Day 3: Destination Xian to Tianshu
Day 3 was for sure the day that I felt more like a foreigner than any other days during the whole trip. Tianshui City was once the first stop that the Silk Road made upon entering the Gansu Province. Situated in the southeastern region of Gansu, it lies halfway between Lanzhou and Xian, and along the upper branch of the Weihe River, where Shaanxi, Gansu and Sichuan provinces converge.
We went to the Fuxi Temple, now let me give you a little bit of history about the temple. Fu Xi Temple was originally built to commemorate Fu Xi, a legendary ruler of great antiquity. It is said that Fu Xi was born in Tianshui. Fu Xi Temple was built in 1490 of Ming Dynasty (1368-1644) and rebuilt in 1524 of Qing Dynasty (1616-1911). The temple has three rows of buildings, with the front gate facing south.
From south to north are the memorial archways, temples, the terrace, stele pavilion, the main hall and the ancient cypresses in the 3,700 mu (1 mu equals 0.0667 hectare) of the temple yard. The construction of the temple is of typical Ming Dynasty (1368-1644) style with symmetric structures, formed and precise layout, and marvelous carved beams and painted rafters.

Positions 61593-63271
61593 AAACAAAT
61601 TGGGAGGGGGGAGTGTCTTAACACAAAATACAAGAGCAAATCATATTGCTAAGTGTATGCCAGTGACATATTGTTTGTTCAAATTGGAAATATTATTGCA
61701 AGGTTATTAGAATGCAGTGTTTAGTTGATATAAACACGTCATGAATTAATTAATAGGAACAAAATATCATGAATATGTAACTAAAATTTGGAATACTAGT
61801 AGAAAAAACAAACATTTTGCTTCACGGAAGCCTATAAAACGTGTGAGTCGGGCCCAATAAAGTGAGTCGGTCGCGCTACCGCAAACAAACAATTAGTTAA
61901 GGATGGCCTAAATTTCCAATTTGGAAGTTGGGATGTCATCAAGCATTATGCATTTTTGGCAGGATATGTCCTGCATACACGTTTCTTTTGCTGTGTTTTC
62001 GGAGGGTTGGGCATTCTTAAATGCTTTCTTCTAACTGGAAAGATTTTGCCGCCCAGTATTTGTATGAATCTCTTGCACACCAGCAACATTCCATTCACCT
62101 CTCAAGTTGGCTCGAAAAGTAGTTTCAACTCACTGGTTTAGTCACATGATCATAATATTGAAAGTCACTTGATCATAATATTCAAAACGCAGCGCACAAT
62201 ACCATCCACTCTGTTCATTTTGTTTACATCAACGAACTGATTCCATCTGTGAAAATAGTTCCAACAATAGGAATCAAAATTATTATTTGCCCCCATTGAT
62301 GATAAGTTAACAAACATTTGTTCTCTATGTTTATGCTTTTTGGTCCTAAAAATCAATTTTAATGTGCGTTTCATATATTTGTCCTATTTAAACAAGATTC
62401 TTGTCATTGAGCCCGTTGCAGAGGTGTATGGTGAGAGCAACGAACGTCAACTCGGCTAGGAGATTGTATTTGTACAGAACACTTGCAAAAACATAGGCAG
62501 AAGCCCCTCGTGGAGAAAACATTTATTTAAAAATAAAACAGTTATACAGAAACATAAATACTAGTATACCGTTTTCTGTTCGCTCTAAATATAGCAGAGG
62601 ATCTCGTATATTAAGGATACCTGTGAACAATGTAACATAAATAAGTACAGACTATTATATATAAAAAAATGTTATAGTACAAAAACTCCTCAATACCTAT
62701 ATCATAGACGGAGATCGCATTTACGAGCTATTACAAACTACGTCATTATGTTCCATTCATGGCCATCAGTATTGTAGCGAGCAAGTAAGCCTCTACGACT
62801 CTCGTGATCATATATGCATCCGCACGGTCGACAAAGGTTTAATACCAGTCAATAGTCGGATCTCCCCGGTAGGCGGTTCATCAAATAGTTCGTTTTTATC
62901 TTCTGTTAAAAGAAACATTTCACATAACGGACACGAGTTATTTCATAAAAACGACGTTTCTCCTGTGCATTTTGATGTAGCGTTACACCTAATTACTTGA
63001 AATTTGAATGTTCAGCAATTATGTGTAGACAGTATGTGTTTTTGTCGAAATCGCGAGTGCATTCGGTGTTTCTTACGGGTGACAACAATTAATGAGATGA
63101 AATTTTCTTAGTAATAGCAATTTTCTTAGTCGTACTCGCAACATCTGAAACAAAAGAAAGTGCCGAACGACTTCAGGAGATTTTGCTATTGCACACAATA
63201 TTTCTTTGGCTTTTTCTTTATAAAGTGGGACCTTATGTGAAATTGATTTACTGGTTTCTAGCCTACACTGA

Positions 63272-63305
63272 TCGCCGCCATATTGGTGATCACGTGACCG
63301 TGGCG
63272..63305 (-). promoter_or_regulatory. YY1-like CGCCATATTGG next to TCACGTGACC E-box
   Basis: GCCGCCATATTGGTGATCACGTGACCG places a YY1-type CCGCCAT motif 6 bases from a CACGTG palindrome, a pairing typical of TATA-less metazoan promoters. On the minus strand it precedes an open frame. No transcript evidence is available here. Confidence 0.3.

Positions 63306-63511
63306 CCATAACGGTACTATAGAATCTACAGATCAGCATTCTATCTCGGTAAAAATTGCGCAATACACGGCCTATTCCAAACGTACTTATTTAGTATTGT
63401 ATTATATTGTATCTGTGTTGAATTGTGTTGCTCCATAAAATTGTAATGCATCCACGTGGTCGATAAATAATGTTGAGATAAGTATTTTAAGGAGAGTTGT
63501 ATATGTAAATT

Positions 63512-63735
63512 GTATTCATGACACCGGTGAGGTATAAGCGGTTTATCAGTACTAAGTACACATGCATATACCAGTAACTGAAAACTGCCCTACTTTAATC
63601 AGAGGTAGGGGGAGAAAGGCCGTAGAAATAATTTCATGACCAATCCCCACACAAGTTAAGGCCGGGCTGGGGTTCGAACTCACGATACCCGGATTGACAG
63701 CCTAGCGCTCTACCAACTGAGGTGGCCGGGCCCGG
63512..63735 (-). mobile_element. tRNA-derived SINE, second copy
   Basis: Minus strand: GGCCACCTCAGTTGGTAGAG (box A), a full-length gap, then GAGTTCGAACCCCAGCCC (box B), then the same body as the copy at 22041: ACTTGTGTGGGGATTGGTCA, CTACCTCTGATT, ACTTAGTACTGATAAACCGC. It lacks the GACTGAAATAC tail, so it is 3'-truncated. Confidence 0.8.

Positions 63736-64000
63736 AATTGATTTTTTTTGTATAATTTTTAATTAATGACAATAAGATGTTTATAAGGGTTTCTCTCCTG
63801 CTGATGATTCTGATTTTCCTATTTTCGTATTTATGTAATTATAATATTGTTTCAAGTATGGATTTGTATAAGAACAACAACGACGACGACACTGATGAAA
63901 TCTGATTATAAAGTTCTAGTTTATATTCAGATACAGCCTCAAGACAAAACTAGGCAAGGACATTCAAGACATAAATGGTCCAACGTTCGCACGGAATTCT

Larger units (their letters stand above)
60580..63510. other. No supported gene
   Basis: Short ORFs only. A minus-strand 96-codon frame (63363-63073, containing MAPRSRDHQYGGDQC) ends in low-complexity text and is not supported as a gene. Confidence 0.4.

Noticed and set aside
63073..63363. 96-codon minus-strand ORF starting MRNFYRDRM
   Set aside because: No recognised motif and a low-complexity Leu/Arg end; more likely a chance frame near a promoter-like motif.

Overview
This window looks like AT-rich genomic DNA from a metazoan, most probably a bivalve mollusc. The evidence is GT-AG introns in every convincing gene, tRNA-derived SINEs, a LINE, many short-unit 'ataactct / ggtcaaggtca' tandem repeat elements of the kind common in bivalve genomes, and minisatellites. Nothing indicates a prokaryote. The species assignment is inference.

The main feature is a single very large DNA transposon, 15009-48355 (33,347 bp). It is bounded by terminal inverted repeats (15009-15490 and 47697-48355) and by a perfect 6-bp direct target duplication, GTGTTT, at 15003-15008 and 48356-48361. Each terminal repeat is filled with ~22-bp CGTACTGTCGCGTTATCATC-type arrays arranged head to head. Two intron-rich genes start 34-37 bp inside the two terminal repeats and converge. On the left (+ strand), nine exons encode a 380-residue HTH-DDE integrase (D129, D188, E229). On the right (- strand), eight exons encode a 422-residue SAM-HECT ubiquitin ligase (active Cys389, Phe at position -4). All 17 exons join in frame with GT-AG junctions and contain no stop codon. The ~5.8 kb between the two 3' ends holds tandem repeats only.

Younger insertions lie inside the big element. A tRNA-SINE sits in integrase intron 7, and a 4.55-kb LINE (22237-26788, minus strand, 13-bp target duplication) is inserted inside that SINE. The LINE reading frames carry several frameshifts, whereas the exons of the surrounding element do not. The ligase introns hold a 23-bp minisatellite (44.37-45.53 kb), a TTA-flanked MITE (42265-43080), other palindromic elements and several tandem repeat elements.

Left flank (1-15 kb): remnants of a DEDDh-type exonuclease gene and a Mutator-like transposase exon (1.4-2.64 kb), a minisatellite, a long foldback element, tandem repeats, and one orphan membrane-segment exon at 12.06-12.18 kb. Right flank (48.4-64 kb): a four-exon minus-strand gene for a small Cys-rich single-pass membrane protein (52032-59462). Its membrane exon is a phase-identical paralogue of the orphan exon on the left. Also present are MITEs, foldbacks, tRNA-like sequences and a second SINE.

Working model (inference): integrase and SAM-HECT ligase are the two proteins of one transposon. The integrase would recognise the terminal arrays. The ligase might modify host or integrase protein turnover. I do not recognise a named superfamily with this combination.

The Hall of the Deceased King built on the open terrace in the central yard is the main building in Fu Xi Temple. With double eaves and corbel brackets (set of brackets between crossbeams and columns, each set consisting of tiers of outstretching arms called gong, cushioned with trapezoidal blocks called dou), colored glaze pantiles and the ornamental design of dragon mouth, the whole building looks very primitive but elegant.
The moment we arrived at the temple we were given a task to take the funniest picture we could take as a competition of the day. Whenever I go to a small town in China I always end up being the tourist attraction of the day, resulting in me taking countless pictures with Chinese people, so I decided that since I was already attracting so much attention from the locals in Tianshu, I wanted to see how much more attention I could generate just from standing there. So I found a high stoop in the Temple and just stood there to see if people will come forth to try and take pictures with me.
Needless to say that the experiment went further than we expected, within a few minutes we had people lining up like a concert to take pictures. One after the other they posed with me, each one wanting a picture. The moment we decided we were done they kept following us throughout the temple wanting more pictures. It was controlled chaos for the next 2hours while we were in the temple grounds. The plan completely backfired on us and we ended up having to leave sooner than we wanted to because we caused way too much commotion.
I would say if you wanna see how friendly local Tianshu people are and how beautiful the temples and historical places are definitely book your ticket today..